Rebecca Peyton in Sometimes I Laugh Like My Sister.

AFTER a performance at the Musho! International Theatre Festival in Durban last month, the internationally acclaimed play Sometimes I Laugh Like My Sister – a personal take on death and grief – is on in Cape Town this week.

BBC journalist Kate Peyton was shot and killed by suspected Islamic radicals when on assignment in Somalia in 2005. This play is her sister Rebecca’s one-woman show about the impact of this loss – “a poignant, wry look at grief, a tribute to Kate and an attempt to break the taboo around discussing death”.

Tonight chatted with Rebecca about the piece and found her to be an upfront woman who doesn’t pussy-foot around issues.

“Within days of Kate dying I knew I wanted to make something. My dad died when I was six years old in a traffic accident. That experience of my dad dying means I have always been a person who talks about death – but in British culture that is very odd.

“The terrible thing about losing somebody is that whether a colleague, a friend or family, you never know how it will affect you.”

Rebecca said her objective was to produce a play featuring an ordinary person telling their story of death and grief.

“We didn’t want to dwell on anger, because so much of grief is anger. Yes, it’s sad, but at the same time more welcoming. Death is so much a part of everyday life.”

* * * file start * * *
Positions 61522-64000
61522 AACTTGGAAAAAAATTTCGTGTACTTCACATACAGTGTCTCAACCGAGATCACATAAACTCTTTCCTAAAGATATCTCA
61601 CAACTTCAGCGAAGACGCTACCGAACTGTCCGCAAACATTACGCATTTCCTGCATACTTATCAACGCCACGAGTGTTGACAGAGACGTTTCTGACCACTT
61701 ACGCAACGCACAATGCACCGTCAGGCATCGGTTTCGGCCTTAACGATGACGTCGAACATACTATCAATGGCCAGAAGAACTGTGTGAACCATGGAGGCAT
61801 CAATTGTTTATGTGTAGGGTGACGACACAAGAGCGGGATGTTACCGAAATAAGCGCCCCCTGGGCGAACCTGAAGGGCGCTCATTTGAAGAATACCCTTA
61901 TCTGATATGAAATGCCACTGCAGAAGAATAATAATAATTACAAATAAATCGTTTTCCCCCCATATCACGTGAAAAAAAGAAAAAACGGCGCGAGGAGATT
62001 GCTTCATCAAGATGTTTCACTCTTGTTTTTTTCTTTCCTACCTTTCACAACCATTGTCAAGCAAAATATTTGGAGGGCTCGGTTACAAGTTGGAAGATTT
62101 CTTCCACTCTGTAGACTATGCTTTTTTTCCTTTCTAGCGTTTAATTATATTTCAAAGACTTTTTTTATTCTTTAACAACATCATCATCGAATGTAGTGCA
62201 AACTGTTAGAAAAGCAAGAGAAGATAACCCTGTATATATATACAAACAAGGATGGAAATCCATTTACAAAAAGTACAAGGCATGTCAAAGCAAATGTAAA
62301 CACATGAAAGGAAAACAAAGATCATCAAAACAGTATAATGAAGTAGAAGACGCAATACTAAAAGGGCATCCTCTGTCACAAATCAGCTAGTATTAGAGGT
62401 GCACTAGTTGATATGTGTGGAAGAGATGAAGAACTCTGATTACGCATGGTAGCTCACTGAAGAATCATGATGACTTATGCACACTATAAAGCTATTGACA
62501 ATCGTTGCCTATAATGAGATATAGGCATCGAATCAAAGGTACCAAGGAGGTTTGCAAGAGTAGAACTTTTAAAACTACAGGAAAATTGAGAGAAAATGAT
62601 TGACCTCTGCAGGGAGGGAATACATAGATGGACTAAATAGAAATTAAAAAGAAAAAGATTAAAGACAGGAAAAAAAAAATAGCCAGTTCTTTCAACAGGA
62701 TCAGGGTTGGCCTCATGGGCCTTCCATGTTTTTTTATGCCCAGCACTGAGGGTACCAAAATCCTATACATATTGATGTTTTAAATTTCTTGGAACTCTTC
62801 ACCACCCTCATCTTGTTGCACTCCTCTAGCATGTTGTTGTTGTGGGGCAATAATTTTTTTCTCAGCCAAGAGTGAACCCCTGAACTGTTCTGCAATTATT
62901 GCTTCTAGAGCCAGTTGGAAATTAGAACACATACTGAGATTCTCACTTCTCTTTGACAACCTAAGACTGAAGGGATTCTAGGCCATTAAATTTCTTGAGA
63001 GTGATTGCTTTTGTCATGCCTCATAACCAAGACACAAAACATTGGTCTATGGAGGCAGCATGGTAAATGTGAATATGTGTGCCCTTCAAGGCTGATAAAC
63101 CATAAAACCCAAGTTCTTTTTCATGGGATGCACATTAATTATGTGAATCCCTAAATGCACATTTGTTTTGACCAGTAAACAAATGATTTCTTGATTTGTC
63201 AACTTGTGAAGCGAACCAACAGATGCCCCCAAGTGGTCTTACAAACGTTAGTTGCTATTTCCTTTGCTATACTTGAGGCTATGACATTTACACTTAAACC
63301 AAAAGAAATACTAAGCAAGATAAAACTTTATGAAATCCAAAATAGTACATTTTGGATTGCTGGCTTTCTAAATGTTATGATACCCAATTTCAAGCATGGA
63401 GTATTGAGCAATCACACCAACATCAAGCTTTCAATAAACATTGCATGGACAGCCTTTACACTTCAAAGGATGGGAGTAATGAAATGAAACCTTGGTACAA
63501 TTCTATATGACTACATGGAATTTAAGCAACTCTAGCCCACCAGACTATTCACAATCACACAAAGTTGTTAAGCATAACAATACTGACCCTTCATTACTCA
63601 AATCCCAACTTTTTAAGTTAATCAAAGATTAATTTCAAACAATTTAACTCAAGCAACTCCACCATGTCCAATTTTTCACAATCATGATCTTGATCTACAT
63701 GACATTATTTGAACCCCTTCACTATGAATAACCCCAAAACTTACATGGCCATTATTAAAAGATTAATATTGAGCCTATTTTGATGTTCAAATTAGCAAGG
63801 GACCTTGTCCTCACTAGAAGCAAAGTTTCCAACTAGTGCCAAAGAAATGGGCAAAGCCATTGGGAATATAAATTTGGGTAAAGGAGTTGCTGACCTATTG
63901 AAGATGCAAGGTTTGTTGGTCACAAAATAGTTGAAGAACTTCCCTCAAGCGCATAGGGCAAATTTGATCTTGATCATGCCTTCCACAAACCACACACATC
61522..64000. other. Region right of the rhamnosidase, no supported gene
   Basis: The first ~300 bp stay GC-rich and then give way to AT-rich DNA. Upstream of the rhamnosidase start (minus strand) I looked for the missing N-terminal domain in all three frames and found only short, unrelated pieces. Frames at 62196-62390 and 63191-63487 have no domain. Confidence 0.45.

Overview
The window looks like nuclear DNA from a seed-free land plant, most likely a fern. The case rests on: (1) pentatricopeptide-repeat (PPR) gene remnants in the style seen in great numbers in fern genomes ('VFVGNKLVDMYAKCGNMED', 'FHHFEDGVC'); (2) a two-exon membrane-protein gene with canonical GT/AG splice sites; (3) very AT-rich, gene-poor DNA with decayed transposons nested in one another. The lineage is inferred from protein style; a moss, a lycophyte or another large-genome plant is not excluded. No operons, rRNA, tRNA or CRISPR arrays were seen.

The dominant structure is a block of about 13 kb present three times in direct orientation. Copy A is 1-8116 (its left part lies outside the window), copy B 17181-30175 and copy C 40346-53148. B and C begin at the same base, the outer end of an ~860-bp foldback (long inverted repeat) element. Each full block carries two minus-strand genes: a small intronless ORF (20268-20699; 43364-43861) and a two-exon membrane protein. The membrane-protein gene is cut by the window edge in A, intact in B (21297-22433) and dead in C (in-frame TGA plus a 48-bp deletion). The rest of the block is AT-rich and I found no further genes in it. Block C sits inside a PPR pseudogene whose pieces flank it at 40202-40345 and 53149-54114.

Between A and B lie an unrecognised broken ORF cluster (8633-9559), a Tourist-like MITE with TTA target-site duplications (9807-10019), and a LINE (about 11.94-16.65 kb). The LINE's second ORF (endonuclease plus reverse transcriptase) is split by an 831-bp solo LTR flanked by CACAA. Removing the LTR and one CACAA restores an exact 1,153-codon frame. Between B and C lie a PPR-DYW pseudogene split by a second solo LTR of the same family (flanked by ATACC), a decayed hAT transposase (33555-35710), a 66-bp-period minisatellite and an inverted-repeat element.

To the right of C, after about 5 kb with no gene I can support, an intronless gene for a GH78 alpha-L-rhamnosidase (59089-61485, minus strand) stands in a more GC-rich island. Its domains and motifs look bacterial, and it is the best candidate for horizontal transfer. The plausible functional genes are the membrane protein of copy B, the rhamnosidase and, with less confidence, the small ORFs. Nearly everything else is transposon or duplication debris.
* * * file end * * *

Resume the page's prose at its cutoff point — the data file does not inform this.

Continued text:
In the case of Kate’s death, Rebecca opted to stay away from the politics and focus more on the emotional aspect.

“Kate was murdered while abroad and there were lots of stories around what happened. But Kate felt she had to go to Somalia for her job’s sake, because she was supporting her Congolese boyfriend and his child who had moved in with her, so this is also a very South African story. Where people are under pressure to keep their jobs and will do anything to do so.”

Although talking about death is considered taboo in her culture, Rebecca said her family had been supportive of this work.

“My mom’s main fear was that after all the trouble we’d gone through to do the play, it would get bad reviews.”

But from its first staging the play has garnered laughter and appreci-ation from audiences, some of whom had been struggling with grief.

Sometimes I Laugh Like My Sister received critical acclaim at the Edinburgh Festival Fringe in 2010, had a 30-date UK tour in 2011 and a sell-out run in London at the Finborough Theatre’s New Writing Festival last year. It has toured Switzerland and France and was published by Oberon Books last January. The Spanish version of the show is in rehearsal for a European, US and Latin American tour.

Sometimes I Laugh Like My Sister will be performed from Saturday to February 16 at 7.30pm at the Theatre Arts Admin Collective, Methodist Church Hall in Observatory. Each performance will be followed by a conversation with Rebecca and co-writer and director Martin M Bartelt.

• Tickets cost R40. To book, call 021 447 3683 or e-mail [email protected]